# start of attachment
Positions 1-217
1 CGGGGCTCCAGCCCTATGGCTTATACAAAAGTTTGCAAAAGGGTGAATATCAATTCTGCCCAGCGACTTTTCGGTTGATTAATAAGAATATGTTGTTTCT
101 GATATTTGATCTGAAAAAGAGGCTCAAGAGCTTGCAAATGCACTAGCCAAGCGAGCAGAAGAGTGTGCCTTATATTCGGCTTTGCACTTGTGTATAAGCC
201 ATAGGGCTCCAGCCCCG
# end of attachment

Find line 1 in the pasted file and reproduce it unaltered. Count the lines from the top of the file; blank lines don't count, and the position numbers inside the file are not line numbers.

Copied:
Positions 1-217